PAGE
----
Monday, November 29, 2010

Value Added - Acidified Foods

What is an acidified food?

According to FDA's 21 CFR 114 the definition of acidified foods means "low-acid foods to which acid(s) or acid food(s) are added; these foods include, but are not limited to, beans, cucumbers, cabbage, artichokes, cauliflower, puddings, peppers, tropical fruits, and fish, singly or in any combination. They have a water activity (aw) greater than 0.85 and have a finished equilibrium pH of 4.6 or below".

1. Acidified foods must have both low acid and high acid components.

2. Primarily acid foods do not have low acid components and contain only acid ingredients.

What is NOT an Acidified Food?

It is often useful to state what is not an acidified food when defining acidified foods. The regulation does this, in part, in §114.3(b).

Acid foods - Those foods such as most tomatoes and many fruits, which have a natural pH of 4.6 or less even if acid is added during processing.

Repacked Acidified or Fermented Foods - Previously acidified or fermented foods, which are usually received in bulk, and which are then repacked into retail size containers, generally with the addition of a fresh acid brine, are not acidified foods as long as the repacker does nothing, such as washing, to raise the pH above 4.6 prior to packing. If there is a washing step to remove the old brine, or any other similar processing step, determine the pH of the product prior to the addition of the fresh acid brine.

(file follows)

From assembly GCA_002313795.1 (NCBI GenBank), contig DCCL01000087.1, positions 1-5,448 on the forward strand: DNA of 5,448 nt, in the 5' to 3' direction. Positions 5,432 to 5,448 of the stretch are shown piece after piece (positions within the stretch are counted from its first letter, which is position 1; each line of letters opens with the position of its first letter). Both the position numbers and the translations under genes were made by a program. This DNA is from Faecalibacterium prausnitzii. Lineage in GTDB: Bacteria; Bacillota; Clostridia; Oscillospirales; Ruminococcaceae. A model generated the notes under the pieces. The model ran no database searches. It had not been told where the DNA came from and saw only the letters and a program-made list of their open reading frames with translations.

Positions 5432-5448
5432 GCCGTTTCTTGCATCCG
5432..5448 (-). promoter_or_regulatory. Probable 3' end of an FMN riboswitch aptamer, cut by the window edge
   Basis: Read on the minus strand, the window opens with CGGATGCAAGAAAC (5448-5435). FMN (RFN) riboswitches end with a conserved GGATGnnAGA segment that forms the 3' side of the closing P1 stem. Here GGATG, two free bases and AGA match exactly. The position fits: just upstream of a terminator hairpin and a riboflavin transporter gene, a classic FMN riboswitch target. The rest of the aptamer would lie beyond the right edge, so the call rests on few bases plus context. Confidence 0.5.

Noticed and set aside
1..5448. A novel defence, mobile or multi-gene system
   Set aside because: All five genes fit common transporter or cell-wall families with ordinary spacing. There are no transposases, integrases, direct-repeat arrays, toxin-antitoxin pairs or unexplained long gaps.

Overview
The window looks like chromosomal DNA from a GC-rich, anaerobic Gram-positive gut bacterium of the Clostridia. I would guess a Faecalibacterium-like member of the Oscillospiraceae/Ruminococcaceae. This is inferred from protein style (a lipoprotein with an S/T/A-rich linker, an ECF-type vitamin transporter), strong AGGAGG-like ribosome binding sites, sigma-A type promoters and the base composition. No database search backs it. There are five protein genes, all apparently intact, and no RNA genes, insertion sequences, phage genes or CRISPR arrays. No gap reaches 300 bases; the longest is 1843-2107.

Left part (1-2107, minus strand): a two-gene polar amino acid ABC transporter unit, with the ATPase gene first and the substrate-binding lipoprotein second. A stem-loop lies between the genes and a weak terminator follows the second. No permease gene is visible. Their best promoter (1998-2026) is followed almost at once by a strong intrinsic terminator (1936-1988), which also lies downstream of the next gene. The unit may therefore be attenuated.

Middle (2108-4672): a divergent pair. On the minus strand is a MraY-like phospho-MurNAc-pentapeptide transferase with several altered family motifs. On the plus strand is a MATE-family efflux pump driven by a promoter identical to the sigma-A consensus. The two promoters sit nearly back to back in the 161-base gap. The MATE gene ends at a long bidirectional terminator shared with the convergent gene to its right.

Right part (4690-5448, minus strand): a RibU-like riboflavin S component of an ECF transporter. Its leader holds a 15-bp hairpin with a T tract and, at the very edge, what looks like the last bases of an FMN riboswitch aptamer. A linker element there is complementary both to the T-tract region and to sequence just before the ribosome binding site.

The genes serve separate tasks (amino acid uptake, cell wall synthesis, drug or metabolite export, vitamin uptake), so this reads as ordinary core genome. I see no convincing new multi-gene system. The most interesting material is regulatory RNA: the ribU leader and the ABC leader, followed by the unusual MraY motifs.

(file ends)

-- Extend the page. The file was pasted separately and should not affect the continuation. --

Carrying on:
Fermented foods - Foods such as some kinds of cucumber pickles, most green olives and sauerkraut are not acidified foods because pH reduction is not accomplished by the addition of acids or acid foods.

Carbonated beverages - The products excluded from these regulations are those beverages which until 1989 were covered by a standard of identity (21 CFR 165) for Soda Water. They were excluded because of their low pH and the fact that CO2 is somewhat bacteriostatic.

Jams, Jellies, Preserves - The products excluded from these regulations are only those covered by the standard of identity (21 CFR 150). This is because the water activity is low (because of the minimum brix) and the pH is low since they are all made from acid fruits. Any non-standardized products labeled using these terms must conform to certain product attributes set forth in the standard such as, but not limited to, brix, consistency, acidity and fruit/sugar ratio in order to be exempt (refer to CPG 550.475).

Refrigerated foods - Products which rely, in part, on refrigeration for preservation and are stored, distributed and retailed under refrigeration are not covered by these regulations even if they are low-acid foods which are acidified.

In order to qualify for this exclusion, the product must be refrigerated after processing and the label must prominently bear the statement "Must Be Kept Refrigerated To Maintain Safety" (refer to FR Vol. 62, No. 36, February 24, 1997 Guidance on Labeling of Foods That Need Refrigeration by Consumers).

Water Activity 0.85 or less - Any food, which always has a water activity of 0.85, or less is excluded from coverage under these regulations.
(taken from
For more information on acidified foods go the the Food and Drug Administration webpage.

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